The G Pad doesn't capture shots in 16:9, instead giving users two 4:3 aspect options: 5MP at 2,560 x 1,920 resolution, and 1MP at 1,280 x 960. Additionally, you can go with W4MP at 2,560 x 1,600 for 8:5 shots. For the purposes of the review, I stuck to the 4MP setting, which is what the G Pad is set to by default. Images taken in this mode are of serviceable quality and color reproduction is, for the most part, balanced. Yet, there's an overarching softness to every shot; nothing appears in clear detail and there's a noticeable fuzziness to most objects in the frame. The G Pad was, however, far more successful with macro shots.
Video recorded at 1080p with the G Pad fared far better than still shots. Despite the high level of ambient noise at the time of recording, the device managed to capture the sound of my voice quite clearly, while reducing the background sounds of construction and traffic. Frame rate holds up well (it's set to 30 fps max); though you'll want to enable image stabilization from within the camera settings (a feature we've become accustomed to in newer smartphones) to reduce shakiness in playback.
If you're in the market for the best Android tablet money can buy on a budget, the G Pad is not going to satisfy your demands. At $350, it's priced higher than Google's new Nexus 7 and Amazon's Kindle Fire HDX (7-inch) -- both of which sport 1,920 x 1,200 displays, come with 16GB of built-in storage and are priced at $230. Where Amazon's slate leaps ahead of the competition is with its Snapdragon 800 SoC, a vast leap in raw power over the Snapdragon 600 in the G Pad and S4 Pro in Google's 7-inch tab. Only the Galaxy Note 8 outstrips the G Pad, with a $399 sticker that nets users a comparatively lower 1,280 x 800 resolution and Exynos 4 Quad processor.
There's also a higher-end, 8.9-inch version of the Kindle Fire HDX that has a 2,560 x 1,600 display, Snapdragon 800 processor and an 8-megapixel rear 8MP camera. That's not available yet (it's just up for pre-order right now), but it will sell for $380. So, it's more expensive than the LG G Pad 8.3, but potentially offers better performance for just $30 more (we'll have more to say about that in our full review). Barring that, the 7-inch Kindle Fire HDX is the clear choice for a low-price, high-quality tablet. But its OS is a fork on Android, so if you want to live in Google's world, you'll have to stick with other OEMs.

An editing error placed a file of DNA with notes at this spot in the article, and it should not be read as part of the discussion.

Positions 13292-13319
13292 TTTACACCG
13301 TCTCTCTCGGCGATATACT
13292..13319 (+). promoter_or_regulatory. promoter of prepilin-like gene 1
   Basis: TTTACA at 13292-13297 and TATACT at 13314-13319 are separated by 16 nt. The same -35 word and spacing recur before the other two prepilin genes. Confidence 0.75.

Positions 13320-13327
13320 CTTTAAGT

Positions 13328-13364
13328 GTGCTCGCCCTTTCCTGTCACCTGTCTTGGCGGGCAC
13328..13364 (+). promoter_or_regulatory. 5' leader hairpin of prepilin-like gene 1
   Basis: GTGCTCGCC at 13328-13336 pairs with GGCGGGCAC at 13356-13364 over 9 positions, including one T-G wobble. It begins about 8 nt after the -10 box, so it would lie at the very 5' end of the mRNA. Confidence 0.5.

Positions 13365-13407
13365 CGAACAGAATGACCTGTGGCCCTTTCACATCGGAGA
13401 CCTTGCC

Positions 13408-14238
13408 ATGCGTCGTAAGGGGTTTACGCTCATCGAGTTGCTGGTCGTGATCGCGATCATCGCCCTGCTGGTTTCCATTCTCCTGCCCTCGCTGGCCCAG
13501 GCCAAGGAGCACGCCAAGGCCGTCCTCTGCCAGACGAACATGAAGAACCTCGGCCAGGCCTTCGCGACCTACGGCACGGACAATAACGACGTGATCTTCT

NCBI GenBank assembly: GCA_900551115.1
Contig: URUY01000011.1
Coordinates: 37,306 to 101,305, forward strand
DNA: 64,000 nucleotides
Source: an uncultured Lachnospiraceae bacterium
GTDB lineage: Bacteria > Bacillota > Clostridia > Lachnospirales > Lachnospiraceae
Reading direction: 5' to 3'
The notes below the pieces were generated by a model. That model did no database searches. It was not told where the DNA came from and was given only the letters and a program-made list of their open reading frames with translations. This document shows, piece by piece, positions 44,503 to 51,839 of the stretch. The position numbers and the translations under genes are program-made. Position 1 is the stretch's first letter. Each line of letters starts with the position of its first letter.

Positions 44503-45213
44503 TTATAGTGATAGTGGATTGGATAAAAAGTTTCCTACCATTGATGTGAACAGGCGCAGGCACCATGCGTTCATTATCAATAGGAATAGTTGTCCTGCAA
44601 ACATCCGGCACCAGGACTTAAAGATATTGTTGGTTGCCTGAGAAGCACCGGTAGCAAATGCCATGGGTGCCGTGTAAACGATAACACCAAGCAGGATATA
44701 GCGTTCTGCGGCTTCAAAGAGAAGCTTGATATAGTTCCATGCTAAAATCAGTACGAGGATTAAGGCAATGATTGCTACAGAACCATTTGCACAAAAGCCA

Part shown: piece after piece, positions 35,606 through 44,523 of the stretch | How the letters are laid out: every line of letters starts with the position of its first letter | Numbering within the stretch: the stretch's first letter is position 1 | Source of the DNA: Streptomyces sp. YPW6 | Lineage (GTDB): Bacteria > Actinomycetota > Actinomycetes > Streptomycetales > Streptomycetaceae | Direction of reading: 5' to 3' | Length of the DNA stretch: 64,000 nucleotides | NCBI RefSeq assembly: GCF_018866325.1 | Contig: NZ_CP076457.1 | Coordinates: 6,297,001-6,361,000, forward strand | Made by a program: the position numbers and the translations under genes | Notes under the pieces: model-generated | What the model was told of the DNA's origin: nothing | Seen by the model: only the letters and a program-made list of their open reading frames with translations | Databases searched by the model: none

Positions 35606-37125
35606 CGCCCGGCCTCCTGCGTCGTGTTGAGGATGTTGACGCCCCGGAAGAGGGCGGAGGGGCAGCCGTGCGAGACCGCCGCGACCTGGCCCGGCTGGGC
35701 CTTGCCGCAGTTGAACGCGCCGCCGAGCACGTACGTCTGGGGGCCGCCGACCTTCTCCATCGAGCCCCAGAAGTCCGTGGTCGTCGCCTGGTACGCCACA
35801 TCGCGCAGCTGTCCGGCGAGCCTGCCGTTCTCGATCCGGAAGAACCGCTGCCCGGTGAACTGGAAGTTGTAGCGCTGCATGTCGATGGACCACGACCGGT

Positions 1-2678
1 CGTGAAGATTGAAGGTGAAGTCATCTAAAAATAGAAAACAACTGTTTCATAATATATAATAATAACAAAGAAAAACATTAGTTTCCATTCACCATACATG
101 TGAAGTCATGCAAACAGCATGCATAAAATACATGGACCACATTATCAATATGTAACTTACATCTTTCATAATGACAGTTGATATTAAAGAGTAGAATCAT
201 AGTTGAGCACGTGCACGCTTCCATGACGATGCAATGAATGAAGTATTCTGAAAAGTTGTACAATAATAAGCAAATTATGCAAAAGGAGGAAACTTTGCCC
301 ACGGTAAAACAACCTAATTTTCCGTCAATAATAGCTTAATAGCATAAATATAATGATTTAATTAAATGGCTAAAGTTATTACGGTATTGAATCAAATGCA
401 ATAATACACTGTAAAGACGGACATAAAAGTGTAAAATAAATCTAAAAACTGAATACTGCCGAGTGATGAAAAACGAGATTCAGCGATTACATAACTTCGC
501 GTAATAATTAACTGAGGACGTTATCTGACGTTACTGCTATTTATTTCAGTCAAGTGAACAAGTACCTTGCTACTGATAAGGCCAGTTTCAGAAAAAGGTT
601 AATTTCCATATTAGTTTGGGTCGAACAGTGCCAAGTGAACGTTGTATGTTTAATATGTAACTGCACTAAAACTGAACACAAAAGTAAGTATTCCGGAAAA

Outside of Android, there's always iOS. If you're on something of a budget, Apple's last-gen 7.9-inch iPad mini (16GB WiFi only) can be had for $299. Its display, at 1,024 x 768, doesn't pack the same amount of pixels as the G Pad and it runs on Apple's dual-core A5 chip, but for the price, you're gaining access to the company's highly curated App Store. Of course, users looking for the latest and greatest from Apple can now opt for the recently announced iPad mini with Retina display. At $399 for the base 16GB WiFi model, users are getting the same 7.9-inch form factor with a 2,048 x 1,536 display and Apple's new A7 chip (the same as in the iPhone 5s), making it a strong rival to the G Pad.
LG's G Pad is a nice surprise. For a company that's only ever tried to make its mark in the US with smartphones, this 8.3-inch tablet is a welcome change of pace and a solid Android option, to boot. Yes, it has its shortcomings: There's the herky-jerky responsiveness and LG's overbearing software add-ons. But those dings don't conspire to make the G Pad a bad purchase. Its battery life is up to snuff with its main competition and its full HD display should serve users well with high-quality video streaming, crisp photos and sharp text. The G Pad's also excellently designed, so it's not only pleasing to look at, but also pleasing to hold.
If only LG had knocked the G Pad's price down by $100 so it could better compete with other smaller-screened tablets. Amazon's lower-end Kindle Fire HDX is just $230, for instance, and it manages to offer bleeding-edge specs even at that low price. Meanwhile, the 8.9-inch Kindle Fire HDX costs $30 more, but offers a faster processor and sharper display. But that's assuming Amazon's forked version of Android (known as Fire OS) is something you want in the first place. If it's regular Android you're after, the LG Pad 8.3 is a solid pick. Even then, the the new Nexus 7 is a better deal as far as smaller Android tablets go. And again, had LG made the G Pad with a Snapdragon 800, perhaps allowing for smoother performance, I'd have less of an issue with its price. In fact, this would be a top pick. But when you can get more for less from other tablets, the G Pad is merely a good buy for the 7- to 8-inch tablet category, not the best one.
Edgar Alvarez contributed to this review.